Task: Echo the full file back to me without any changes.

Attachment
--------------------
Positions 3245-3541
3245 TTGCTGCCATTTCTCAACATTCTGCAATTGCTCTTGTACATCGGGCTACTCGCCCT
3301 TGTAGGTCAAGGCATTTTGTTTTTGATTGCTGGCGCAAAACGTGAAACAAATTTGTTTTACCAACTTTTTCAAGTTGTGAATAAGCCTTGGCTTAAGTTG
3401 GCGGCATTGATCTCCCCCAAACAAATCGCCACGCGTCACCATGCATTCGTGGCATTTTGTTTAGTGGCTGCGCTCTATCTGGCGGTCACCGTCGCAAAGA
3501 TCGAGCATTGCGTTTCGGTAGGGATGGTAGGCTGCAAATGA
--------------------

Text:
Positions 3245-3541
3245 TTGCTGCCATTTCTCAACATTCTGCAATTGCTCTTGTACATCGGGCTACTCGCCCT
3301 TGTAGGTCAAGGCATTTTGTTTTTGATTGCTGGCGCAAAACGTGAAACAAATTTGTTTTACCAACTTTTTCAAGTTGTGAATAAGCCTTGGCTTAAGTTG
3401 GCGGCATTGATCTCCCCCAAACAAATCGCCACGCGTCACCATGCATTCGTGGCATTTTGTTTAGTGGCTGCGCTCTATCTGGCGGTCACCGTCGCAAAGA
3501 TCGAGCATTGCGTTTCGGTAGGGATGGTAGGCTGCAAATGA